Another dish planned for the opening menu is a play on shrimp scampi. “During COVID, I really thought about how foods comfort us, and I sort of embraced a lot of the Italian American dishes because they brought me back to my childhood, and I know there’s demand for them,” he says. He decided to toy around with the classic shrimp dish, using “large, succulent, over-the-top” black tiger shrimp with a “France-meets-Italy sauce” infused with butter, garlic, chives, and white wine. “It’s almost like a beurre blanc but with some Italian feel to it,” he says, and it’s served with saffron rice, charred broccoli, and tomatoes. “It’s rich and gorgeous,” he promises.

While Seamark showcases seafood, there’ll be a variety of meat- and vegetable-focused dishes, too. On the meat front, let’s get to that burning question from the Bostonians already familiar with Schlow’s work: Yes, he’s bringing his “Schlow burger” back—the horseradish sauce, cheddar, and crispy onion-topped burger made famous at his now-closed Financial District restaurant Radius, the burger that ushered in Boston’s fancy burger era. The burger has made appearances at other Schlow restaurants over the years, but he’s not currently serving it anywhere, and Seamark feels like the right fit, he says. “It’s just so approachable. You’re sitting at the bar, you don’t feel like seafood—you’re going to get that burger.”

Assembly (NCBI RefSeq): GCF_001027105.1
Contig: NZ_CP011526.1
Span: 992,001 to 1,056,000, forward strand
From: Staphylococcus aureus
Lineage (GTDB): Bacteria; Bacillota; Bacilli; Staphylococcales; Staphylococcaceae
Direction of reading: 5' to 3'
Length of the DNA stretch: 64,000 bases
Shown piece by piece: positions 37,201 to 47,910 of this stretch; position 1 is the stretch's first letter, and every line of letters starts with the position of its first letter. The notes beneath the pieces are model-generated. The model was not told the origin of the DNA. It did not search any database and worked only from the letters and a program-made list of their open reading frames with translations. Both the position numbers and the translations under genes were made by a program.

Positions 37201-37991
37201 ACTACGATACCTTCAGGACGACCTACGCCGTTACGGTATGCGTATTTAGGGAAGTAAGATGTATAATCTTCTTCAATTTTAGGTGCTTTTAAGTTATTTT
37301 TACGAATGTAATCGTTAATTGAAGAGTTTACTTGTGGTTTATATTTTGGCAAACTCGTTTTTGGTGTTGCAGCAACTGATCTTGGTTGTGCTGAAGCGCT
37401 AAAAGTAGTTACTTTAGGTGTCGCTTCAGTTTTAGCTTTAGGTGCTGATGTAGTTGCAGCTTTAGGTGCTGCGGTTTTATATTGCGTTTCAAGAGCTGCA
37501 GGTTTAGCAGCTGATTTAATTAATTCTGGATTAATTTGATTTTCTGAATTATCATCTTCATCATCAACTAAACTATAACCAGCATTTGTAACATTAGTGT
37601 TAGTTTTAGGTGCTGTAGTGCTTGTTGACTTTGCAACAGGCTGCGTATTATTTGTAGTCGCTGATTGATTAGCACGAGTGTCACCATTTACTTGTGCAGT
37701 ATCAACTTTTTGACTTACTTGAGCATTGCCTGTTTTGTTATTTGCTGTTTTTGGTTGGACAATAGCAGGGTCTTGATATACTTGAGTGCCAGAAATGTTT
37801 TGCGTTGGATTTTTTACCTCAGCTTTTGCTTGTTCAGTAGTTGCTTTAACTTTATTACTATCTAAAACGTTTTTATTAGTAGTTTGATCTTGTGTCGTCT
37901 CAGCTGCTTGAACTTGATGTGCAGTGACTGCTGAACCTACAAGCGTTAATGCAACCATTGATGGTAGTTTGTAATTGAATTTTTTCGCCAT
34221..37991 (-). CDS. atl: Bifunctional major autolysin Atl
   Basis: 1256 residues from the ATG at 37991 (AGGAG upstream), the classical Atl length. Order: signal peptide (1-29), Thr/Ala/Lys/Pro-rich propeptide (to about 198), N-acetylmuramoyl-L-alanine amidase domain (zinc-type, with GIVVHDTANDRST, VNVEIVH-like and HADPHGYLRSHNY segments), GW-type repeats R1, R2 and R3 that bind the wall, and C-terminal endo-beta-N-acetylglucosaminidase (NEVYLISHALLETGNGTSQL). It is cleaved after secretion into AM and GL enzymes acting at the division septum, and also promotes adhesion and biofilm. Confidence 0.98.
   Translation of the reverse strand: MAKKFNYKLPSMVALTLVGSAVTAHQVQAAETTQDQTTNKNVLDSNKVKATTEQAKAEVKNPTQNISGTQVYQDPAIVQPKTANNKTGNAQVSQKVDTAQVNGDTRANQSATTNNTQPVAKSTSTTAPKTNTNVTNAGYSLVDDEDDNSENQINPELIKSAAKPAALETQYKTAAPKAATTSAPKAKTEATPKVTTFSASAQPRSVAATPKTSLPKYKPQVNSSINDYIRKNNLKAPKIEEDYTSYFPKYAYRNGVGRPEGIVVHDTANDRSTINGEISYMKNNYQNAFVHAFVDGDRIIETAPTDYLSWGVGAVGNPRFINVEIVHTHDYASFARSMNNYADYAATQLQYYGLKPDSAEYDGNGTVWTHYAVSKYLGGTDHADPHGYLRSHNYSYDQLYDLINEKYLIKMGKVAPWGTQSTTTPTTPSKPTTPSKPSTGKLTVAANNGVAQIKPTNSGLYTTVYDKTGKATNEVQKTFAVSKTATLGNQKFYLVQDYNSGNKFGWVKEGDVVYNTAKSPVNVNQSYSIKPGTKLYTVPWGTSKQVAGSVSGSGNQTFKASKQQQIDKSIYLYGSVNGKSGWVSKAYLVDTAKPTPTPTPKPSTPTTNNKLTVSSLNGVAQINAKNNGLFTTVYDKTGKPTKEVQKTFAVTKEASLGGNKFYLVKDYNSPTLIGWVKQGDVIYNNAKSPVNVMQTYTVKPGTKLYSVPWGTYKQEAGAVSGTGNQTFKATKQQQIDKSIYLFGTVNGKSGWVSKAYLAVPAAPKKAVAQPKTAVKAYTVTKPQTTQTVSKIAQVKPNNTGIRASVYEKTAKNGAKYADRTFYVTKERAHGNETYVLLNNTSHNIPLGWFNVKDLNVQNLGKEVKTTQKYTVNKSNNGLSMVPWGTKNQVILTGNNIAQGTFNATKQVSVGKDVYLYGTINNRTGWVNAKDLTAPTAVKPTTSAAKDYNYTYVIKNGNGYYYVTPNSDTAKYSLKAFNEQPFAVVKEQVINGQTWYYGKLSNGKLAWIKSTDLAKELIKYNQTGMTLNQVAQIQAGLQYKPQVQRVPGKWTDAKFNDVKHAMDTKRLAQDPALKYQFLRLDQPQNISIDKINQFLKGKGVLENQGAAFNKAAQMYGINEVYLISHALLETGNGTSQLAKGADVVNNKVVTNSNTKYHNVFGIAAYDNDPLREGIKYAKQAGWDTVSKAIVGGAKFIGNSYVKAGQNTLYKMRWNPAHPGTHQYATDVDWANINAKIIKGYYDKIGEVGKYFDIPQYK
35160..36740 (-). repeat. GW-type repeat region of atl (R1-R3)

In addition to Seamark’s main bar, there will be Old Wives’ Tale, a hidden cocktail bar within the space, with its own food and drink. Beverage director Francesco Lafranconi is creating “a very exciting beverage program,” says Schlow. “Expect the unexpected. There’ll be all sorts of surprises and fun things.” (An earlier announcement from the company described the vibe as “whimsical” and “adorned with maritime elements,” noting that drinks would be inspired by different ports of call around the world and served in “oceanic glassware” with “creative garnishes resembling sea creatures.”)

Schlow is still developing the food menu for Old Wives’ Tale but teases that it’ll have symmetry with the cocktail list, featuring light dishes inspired by the same ports of call as the drinks. There’ll be other general snacks, too, like house-made potato chips with onion dip. “Snacks that when you read the menu you’ll think, ‘I wasn’t hungry, but maybe a little of this wouldn’t hurt.’”

Schlow—a restaurateur, cookbook author, and James Beard Award-winning chef—has operated numerous other restaurants in Boston and beyond over the years. Back Bay Italian restaurant Via Matta had a particularly notable run, and the original Alta Strada in Wellesley has been going strong for nearly two decades, now with several out-of-state offshoots. Aside from Alta Strada, his current Greater Boston projects are casual food-hall spots: Michael Schlow’s Italian Kitchen at Time Out Market Boston and Sauce Burgers at Hub Hall.

“I’m excited to do a new sit-down restaurant” in the area, he says, after facing a number of closures during the pandemic. “This is my home. I think some people thought I moved away,” he says, because he does a lot of business in D.C. and elsewhere. “My [Boston] restaurants closed for a plethora of reasons—we didn’t want to close them—and I’m really excited at this opportunity to open a really nice sit-down restaurant with Sean [Christie]. We’re gonna have some fun together.”